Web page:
In the summer edition of Project H.O.M.E.’s Dwelling Place newsletter, we feature the following excerpt from a talk by our co-founders Sister Mary Scullion and Joan Dawson McConnon, who were honored by the University of Notre Dame with the 2011 Laetare Medal, the most prestigious honor given to American Catholics. You can view this speech in its entirety on YouTube. You can also read the rest of the newsletter on our webpage.
We live in complex and deeply challenging times. Our society, we believe, is one that most often measures the value of a person by his or her productivity alone and discards the unproductive along the way.
We live in a society so mesmerized by its view of success that it considers only that real which can be touched and weighed, measured and counted, a culture in which human and spiritual values have almost vanished from its consciousness.
We could share so many stories with you, including that of a seven-year-old boy whom we visited in foster care where he has been placed because of the neglect of his drug-addicted parents who have so lost track of time that they fail to visit him on those few precious days allotted each month, days to which he looks forward eagerly and innocently – yet days on which he is invariably disappointed.
Or the story of the homeless man, a veteran of four-and-a-half years of the war in Vietnam who was honorably discharged, and lived on the streets of Philadelphia, a shell of his former person, hating the streets and his hopeless future, screaming out at those who pass him by without knowing or caring or even seeing him, the invisible man.
Try to picture these two: the innocent, broken-hearted boy or the despairing, non-productive, invisible man of the streets. What is our response to them?
Our faith does not give us answers; it gives us courage. Our faith does not allow us to accept homelessness as an inevitable part of our urban landscape. Indifference to the plight of those who are poor is not an option.
In our work at at Project H.O.M.E., we dare to make the hopeful assertion that we can end homelessness. This hope is grounded in reality: the reality of concrete solutions that have proven themselves for many years; and the reality of a community of persons from all walks of life who come together with a common vision of justice and compassion. That community is a source of tremendous power.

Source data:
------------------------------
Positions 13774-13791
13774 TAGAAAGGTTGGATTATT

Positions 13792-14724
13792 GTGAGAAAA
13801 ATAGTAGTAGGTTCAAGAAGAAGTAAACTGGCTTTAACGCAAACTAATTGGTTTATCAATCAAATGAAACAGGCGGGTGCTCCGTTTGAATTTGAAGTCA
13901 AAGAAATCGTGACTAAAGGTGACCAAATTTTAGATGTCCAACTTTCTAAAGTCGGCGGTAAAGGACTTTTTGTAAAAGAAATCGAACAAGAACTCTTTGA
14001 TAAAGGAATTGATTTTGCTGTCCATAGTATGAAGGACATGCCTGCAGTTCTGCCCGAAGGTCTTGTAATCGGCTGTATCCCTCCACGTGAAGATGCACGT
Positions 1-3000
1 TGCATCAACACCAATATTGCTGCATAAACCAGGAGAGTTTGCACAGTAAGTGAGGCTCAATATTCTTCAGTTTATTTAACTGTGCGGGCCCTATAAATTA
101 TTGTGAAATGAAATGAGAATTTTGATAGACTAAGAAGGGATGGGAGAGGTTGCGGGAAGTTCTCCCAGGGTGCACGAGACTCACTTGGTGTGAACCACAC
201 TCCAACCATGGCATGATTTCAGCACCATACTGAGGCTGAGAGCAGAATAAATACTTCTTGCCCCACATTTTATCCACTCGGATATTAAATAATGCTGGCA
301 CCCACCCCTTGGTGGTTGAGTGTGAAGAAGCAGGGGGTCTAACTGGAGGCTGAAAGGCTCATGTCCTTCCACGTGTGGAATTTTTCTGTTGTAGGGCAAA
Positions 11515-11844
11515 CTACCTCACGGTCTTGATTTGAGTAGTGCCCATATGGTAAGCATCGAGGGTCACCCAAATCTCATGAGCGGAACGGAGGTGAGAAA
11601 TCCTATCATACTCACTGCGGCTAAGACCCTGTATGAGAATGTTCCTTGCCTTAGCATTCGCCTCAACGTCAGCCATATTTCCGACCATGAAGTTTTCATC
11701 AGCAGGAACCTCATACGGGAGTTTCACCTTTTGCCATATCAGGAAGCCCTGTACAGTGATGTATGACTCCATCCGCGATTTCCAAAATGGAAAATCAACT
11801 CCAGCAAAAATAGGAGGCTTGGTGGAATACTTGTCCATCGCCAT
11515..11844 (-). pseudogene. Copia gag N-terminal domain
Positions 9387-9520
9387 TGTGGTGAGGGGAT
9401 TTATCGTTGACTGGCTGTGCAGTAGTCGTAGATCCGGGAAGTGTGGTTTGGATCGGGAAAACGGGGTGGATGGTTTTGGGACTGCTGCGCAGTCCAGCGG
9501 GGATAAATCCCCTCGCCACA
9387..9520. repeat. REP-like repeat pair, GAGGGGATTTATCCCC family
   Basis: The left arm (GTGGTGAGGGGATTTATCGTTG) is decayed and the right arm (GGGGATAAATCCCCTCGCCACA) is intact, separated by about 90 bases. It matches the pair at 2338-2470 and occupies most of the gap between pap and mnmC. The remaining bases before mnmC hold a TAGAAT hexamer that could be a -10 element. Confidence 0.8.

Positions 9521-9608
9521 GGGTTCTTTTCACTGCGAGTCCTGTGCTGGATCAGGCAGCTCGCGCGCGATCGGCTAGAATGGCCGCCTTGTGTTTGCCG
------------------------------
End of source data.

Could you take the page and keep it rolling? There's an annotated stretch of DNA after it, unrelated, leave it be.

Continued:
But that community must grow if we are to make greater progress. We invite you to bring your profound resources of faith and intellect to the work of ending homelessness, of building what Dr. Martin Luther King, Jr., called “the Beloved Community.”
The Latin on the Laetare Medal translates, “Truth is mighty, and it shall prevail.” This speaks to the greatest need in our world today: We need persons committed to living truthfully. We need men and women with the intellectual and spiritual gifts that equip them to pierce through the falsehoods, deceits, and cover-ups that mark so much of our society and even our Church today.
Such as our ability to find over $150 billion dollars in a few short weeks to bail out financial institutions, but at the same time we can’t find the money to house our people and educate our children. Or when cities across the country pass laws to arrest panhandlers and people living on the streets while Wall Street executives face no justice for their corrupt decisions that led to millions of Americans losing their homes and their savings.
We need people who can see through hypocrisy and stand up for America’s promise of justice and liberty for all. We need people to stand squarely on the side of the poor and those who are struggling on the margins of our society. We need people who believe that everyone matters; that there are no throw away people.
We must refuse to be blinded by the false values of excessive individualism and phony materialism. We must instead reignite the quest for the common good. As Project H.O.M.E.’s co-founder Joan McConnon often reminds us, “Strive to live a life you admire, rather than one you envy.”
We don’t get involved simply out of a sense of moral duty or to fulfill any obligations. We are drawn toward mercy, compassion, and justice because we recognize that our common humanity is at stake. We enter into the experience of human suffering because it teaches us the deepest truths of who we are as humans.
This is what we have found in over thirty years of working with those who have experienced homelessness, mental illness, and addiction. We become most fully human when we enter the mystery of suffering and, with God’s grace, tap into the miracles of healing and transformation. And we see those miracles occurring daily at Project H.O.M.E.: A man who has refused twenty times to come off of the streets comes in the 21st time … a young woman who spent the first ten years homeless, came to Project H.O.M.E. with her recovering mother, and ten years later she is a junior at Albright College and her mother works full time and is a leader in our community … a fifty-year-old mentally disabled person is completing his college degree while working at the H.O.M.E. Page Cafe.
We are convinced we must be people who see beyond what we can touch and weigh and measure and count. We must be people who believe — believe in the essential dignity of the human person. If the spirit within us withers, so too will all the world we built around it.
We must begin to take the first steps, however small, on that long journey to where the wasteland ends and human wholeness and fulfillment begin.
As the biblical prophet Isaiah said, “If you spend yourselves on behalf of the hungry and satisfy the needs of the oppressed, then your light will rise in the darkness, and your night will become like the noonday.” We need your light and the Truth to shine brightly in our cities, our country, our churches, and our world.